In view of the holographic computation in the next section, it is useful to write the one-point function (2.11) in a coordinate system adapted to the shape of the deformed entangling surface. That is, we wish to introduce a ‘cylindrical’ coordinate system that is centered on the deformed entangling surface. Such coordinates can be constructed perturbatively in the distance from the entangling surface. We will use to denote the extrinsic curvature of and introduce the following notation for the trace and traceless parts:

(2.14) |

The new adapted coordinates are related to the previous Cartesian coordinates as follows:

(2.15) |

and the metric becomes (to reduce the clutter, we neglect the primes in the following but this metric is understood to be in the new adapted coordinate system)

(2.16) |

where , and represents the higher order terms with

(2.17) |

Here, we consistently kept track of the corrections to the metric coming from any further change of coordinates allowed by symmetries and linear in the deformation . We do not need to make any assumptions on those terms, because the order at which we work already allows to determine . Of course, the leading order in reduces to the well studied undeformed case. This is obvious from dimensional analysis, and will be useful in section 3.

Notice that the change of coordinates (2.15) simplifies for a traceless extrinsic curvature, i.e., when . When , in order to determine , it is sufficient to consider a deformation of this kind. (While it may not be possible to set everywhere, all of our calculations are local and so this does not matter). However, the choice of the frame defined by eq. (2.15) has two advantages. It is convenient in , where the extrinsic curvature has no traceless component. Further, in higher dimensions, accommodating deformations for which is nonvanishing allows us to perform a consistency check on our computation of , by considering both the traceless and trace contributions.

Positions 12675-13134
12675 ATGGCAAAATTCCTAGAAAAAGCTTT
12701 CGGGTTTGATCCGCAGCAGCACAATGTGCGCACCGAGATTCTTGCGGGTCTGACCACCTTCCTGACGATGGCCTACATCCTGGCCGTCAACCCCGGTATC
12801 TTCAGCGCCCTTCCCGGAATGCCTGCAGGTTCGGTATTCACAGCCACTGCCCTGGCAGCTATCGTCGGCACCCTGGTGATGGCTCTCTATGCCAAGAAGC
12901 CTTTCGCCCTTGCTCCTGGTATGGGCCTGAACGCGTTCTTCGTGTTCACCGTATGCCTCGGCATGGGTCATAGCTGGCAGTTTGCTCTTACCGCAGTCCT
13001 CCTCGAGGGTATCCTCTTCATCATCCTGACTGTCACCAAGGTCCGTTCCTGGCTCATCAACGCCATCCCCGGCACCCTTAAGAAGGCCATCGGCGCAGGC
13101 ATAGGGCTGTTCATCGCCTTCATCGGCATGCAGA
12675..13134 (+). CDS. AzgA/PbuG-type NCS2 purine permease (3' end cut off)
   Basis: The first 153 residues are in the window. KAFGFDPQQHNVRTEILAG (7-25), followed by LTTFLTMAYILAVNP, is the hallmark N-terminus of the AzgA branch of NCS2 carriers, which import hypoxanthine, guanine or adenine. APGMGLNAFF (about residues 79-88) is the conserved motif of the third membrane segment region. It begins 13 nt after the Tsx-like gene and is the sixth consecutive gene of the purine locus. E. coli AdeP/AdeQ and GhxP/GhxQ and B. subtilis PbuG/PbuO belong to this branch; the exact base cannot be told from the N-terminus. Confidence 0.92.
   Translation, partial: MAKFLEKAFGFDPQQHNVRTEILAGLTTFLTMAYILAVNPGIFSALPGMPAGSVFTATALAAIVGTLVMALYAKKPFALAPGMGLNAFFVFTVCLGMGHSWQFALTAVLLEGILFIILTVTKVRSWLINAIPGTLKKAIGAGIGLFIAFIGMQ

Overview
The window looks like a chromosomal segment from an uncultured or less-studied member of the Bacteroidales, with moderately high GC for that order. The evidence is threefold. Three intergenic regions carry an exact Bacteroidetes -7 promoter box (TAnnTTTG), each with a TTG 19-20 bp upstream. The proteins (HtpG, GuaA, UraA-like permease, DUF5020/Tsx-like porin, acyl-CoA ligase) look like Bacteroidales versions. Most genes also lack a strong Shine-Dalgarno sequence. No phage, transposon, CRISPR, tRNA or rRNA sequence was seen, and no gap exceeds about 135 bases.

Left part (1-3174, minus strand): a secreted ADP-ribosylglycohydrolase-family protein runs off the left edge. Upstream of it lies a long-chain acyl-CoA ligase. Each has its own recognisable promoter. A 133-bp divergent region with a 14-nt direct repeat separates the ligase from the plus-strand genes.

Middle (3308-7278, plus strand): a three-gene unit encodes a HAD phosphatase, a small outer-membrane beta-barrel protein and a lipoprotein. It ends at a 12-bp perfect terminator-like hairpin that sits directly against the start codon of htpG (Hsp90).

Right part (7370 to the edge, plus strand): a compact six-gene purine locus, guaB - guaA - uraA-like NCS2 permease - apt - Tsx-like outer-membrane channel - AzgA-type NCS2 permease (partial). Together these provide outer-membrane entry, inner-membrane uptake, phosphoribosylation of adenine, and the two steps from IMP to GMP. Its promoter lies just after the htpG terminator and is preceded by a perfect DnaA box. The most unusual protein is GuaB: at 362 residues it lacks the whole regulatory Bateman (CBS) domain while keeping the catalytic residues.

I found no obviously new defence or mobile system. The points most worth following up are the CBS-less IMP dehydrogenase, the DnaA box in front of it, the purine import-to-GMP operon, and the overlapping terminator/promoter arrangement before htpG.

As a last step, we apply two consecutive Weyl transformations. The first with scale factor to remove the prefactor in the metric (2.16) and the second with in anticipation of our holographic computations. After the first rescaling,^{9}^{9}9We emphasize that the rescaled metric no longer corresponds to flat space. the metric exhibits an advantage of the change of coordinates (2.15). Indeed if implements a conformal transformation, eq. (2.15) is the inverse transformation. In particular, starting from a planar defect, a conformal transformation maps it to a sphere, whose extrinsic curvature is simply with constant (i.e., and ). Hence, after the Weyl rescaling correctly appears in the metric only via and derivatives of , such that, for the map to a sphere, it would trivialize to the flat space metric. Furthermore the position of is fixed by contraction of the indices, whereas the last term in the second line of eq. (2.15) forces the trace of the extrinsic curvature to appear in as few places as possible.

The second Weyl rescaling with does not provide an equivalent simplification, but it will turn out to be useful for the holographic computation in section 3. After the transformation , we find the conformally equivalent metric

(2.18) |

where the higher order corrections now take the form

(2.19) |

The metric above describes a slightly deformed version of the manifold , appearing e.g., in Casini:2011kv ; Hung:2011nu – see also section 3. In particular, the deformation decays asymptotically as we approach the asymptotic boundary of the hyperbolic hyperplane with . We denote the new geometry as .

In these coordinates, the stress tensor one-point function looks particularly simple. In order to write it down in even dimensions, we should be careful to include the effect of the conformal anomaly. Under the rescaling (here ), the stress tensor one-point function transforms as follows:

(2.20) |